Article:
LEAN Healthcare: Evaluation of the Discharge Process at Mid-Sized Hospital

Hannah Vaughn, Vanessa Donaldson, Mariama Ceesay, Emily Crowell, Victor Do, Kylie Handa, Victoria Haxel, Myles Tucker

Research output: Contribution to conferencePosterpeer-review


Introduction/Objectives: A team of 8 osteopathic medical students were tasked with learning and implementing the LEAN process. LEAN is a philosophy of process improvement through creation of standard workflow and minimization of waste. Oklahoma State University Center for Health Systems Innovation in partnership with Oklahoma State University Medical Center tasked the team with identifying inefficiencies embedded within the Discharge Process specifically, patients being discharged from inpatient units. This research discusses the teams findings and recommendations provided to hospital leadership.

Methods: The Medical student team participated in lecture and simulation instruction led by two LEAN trainers to obtain knowledge of the use of LEAN in healthcare settings. The Students involved performed Gemba walk at a local hospital on Medical/Surgical floors specifically observing tasks related to discharging patients, interviewed key players that contribute to the discharge process, obtained perspectives on the current state, known inefficiencies, and recommendations for change. Documentation was obtained for current protocols / standard operating procedures. The team shadowed staff and collected data points for 40 patients including date of discharge, time discharge order was signed, time After Visit Summary was printed and signed, time patient exited unit, and time patient was marked ‘Out of Room’ on EPIC. Information was collected regarding events associated with discharging the patient through observation and communication with staff involved. A flow chart was then created to map out the current state for discharging a patient, identified areas of inefficiencies, notated with ‘Storm Clouds’ were shown on the flow chart. Students then analyzed inefficiencies and potential recommendations evaluating benefit vs. effort, controllable vs non-controllable, and cost vs no cost. At the end of the project, the team presented LEAN Discovery Recommendations to hospital leadership.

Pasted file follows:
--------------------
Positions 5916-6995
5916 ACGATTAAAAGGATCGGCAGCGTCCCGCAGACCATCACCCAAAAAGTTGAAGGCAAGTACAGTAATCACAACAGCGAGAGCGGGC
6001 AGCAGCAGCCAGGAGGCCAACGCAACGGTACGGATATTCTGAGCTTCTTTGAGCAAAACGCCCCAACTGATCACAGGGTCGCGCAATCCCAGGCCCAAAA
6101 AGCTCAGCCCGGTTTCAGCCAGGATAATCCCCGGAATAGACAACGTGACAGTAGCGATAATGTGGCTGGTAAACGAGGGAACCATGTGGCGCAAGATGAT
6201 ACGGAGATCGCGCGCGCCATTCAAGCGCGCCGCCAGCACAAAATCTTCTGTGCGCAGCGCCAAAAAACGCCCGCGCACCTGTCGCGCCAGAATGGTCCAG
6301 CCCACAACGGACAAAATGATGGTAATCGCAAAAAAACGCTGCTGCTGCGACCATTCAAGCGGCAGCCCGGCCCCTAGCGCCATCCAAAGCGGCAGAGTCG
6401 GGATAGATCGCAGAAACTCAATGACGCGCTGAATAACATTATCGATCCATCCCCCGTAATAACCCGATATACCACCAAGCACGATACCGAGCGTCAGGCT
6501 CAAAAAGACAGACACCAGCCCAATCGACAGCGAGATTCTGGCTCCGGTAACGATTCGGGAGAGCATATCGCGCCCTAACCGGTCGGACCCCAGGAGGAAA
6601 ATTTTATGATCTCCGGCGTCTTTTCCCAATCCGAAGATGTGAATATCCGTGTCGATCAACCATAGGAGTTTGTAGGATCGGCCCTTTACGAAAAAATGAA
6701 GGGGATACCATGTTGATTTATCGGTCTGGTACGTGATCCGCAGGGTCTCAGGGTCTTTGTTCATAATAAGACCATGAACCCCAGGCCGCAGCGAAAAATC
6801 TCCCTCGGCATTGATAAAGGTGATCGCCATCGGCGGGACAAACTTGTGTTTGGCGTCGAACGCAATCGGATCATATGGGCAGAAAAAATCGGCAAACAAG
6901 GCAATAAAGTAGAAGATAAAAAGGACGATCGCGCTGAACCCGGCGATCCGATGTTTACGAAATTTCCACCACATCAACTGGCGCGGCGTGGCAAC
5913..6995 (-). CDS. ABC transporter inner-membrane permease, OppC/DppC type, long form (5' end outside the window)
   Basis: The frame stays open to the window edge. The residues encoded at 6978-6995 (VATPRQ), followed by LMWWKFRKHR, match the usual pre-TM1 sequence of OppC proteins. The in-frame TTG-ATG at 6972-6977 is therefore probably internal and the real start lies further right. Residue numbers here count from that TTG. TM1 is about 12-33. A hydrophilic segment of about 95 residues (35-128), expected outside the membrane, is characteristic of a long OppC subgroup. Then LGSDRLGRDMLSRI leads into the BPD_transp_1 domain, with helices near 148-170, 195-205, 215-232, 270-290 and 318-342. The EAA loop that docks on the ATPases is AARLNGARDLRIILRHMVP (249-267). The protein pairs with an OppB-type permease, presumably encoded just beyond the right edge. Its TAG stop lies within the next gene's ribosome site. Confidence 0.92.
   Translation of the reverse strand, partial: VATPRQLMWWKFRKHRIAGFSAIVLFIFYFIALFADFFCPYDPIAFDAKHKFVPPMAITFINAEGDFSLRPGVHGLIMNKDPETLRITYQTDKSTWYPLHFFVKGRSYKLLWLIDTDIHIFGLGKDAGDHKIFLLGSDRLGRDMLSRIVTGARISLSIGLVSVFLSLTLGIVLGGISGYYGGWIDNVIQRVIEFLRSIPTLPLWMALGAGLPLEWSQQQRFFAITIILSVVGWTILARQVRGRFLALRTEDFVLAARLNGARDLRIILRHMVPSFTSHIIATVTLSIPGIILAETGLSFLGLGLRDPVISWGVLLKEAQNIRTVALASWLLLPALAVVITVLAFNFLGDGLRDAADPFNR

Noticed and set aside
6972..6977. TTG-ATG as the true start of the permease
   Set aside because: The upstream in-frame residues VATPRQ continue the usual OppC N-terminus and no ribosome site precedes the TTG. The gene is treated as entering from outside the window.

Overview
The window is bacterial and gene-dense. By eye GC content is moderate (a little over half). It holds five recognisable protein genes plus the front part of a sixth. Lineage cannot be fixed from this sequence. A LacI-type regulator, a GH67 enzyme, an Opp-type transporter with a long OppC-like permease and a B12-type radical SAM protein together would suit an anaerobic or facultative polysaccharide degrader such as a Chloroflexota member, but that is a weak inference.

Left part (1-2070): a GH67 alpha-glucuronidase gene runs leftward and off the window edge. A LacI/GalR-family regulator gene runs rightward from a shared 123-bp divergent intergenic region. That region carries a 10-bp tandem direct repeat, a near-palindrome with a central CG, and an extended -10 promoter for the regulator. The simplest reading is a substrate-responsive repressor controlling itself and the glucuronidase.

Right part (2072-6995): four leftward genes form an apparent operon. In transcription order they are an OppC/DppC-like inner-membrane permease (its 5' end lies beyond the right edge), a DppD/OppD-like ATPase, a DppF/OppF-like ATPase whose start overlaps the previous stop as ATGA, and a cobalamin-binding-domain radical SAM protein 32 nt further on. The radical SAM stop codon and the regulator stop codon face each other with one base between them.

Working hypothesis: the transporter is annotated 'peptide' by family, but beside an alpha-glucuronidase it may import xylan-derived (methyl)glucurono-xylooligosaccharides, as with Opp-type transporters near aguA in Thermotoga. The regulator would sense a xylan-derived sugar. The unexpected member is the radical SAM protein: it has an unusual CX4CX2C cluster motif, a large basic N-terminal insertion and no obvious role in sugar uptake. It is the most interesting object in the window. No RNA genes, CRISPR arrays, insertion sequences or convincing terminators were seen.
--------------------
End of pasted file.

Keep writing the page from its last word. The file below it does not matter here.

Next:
Results: The current state of the discharge process was divided into three stages. Stage one begins when the patient is admitted to the hospital and ends the morning of discharge. Stage two takes place from pre-rounds to when the discharge order is placed in Epic. Stage three begins after the discharge order is placed and ends when the Environmental Services Department is notified of patient's departure. During stage one, we observed inconsistent communication between care teams, a lack of standardization, and no defined role for collecting a discharge pharmacy. Stage two showed a lack of standardization amongst physician teams and inconsistent communication of potential patient discharge between hospital leadership and nursing staff. Inefficiencies observed in stage three consisted of discharge orders placed with pending tasks and difficulties securing patient transportation.

Conclusions: The team’s investigation of this topic identified themes of inefficiencies: standardization, defined roles, and communication. With the implementation of LEAN training students produced potential recommendations of cost-effective interventions and “best practice” procedures for key players involved.
Original languageAmerican English
StatePublished - 16 Feb 2024
Oklahoma State University Center for Health Sciences Research Week 2024
- Oklahoma State University Center for Health Sciences, Tulsa, United States
Duration: 13 Feb 202417 Feb 2024


Oklahoma State University Center for Health Sciences Research Week 2024
Country/TerritoryUnited States
Internet address


  • LEAN Healthcare
  • discharge process
  • process improvement


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